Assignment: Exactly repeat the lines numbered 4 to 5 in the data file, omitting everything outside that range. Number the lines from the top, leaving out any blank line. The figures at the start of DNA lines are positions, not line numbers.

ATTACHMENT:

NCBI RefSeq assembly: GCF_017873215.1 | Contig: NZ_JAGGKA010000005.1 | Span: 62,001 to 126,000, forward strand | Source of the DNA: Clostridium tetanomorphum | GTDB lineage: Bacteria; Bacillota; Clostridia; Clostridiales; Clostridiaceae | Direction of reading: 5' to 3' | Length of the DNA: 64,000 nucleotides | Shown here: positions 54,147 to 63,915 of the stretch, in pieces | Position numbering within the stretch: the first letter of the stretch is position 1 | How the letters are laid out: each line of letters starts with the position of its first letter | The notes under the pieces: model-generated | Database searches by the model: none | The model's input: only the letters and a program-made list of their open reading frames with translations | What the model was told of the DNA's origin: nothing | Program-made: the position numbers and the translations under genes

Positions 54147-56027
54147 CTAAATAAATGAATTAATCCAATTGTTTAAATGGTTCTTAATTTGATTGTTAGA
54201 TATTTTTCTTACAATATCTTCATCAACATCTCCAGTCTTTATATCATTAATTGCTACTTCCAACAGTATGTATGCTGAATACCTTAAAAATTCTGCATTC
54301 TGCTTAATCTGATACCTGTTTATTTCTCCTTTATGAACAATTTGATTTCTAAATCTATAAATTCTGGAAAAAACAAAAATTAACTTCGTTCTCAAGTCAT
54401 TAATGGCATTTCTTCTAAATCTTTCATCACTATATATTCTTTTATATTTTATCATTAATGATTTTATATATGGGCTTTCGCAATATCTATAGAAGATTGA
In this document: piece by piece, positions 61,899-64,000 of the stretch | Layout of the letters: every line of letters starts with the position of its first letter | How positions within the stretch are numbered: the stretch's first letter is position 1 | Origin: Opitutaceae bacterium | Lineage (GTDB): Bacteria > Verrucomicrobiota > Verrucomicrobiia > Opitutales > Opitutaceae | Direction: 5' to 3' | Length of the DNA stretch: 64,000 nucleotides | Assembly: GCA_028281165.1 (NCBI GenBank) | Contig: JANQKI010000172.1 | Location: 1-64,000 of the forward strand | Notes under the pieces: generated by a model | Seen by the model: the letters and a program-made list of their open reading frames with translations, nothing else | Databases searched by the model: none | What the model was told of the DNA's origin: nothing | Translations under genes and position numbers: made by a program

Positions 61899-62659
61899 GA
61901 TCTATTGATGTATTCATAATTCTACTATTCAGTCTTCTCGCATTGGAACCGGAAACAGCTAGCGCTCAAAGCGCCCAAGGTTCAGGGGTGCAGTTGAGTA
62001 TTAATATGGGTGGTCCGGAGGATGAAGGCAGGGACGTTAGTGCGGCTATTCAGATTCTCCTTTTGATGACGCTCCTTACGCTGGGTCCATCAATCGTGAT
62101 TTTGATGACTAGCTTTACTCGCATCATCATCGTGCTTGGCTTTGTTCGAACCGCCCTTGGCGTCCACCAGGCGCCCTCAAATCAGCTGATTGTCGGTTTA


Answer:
54201 TATTTTTCTTACAATATCTTCATCAACATCTCCAGTCTTTATATCATTAATTGCTACTTCCAACAGTATGTATGCTGAATACCTTAAAAATTCTGCATTC
54301 TGCTTAATCTGATACCTGTTTATTTCTCCTTTATGAACAATTTGATTTCTAAATCTATAAATTCTGGAAAAAACAAAAATTAACTTCGTTCTCAAGTCAT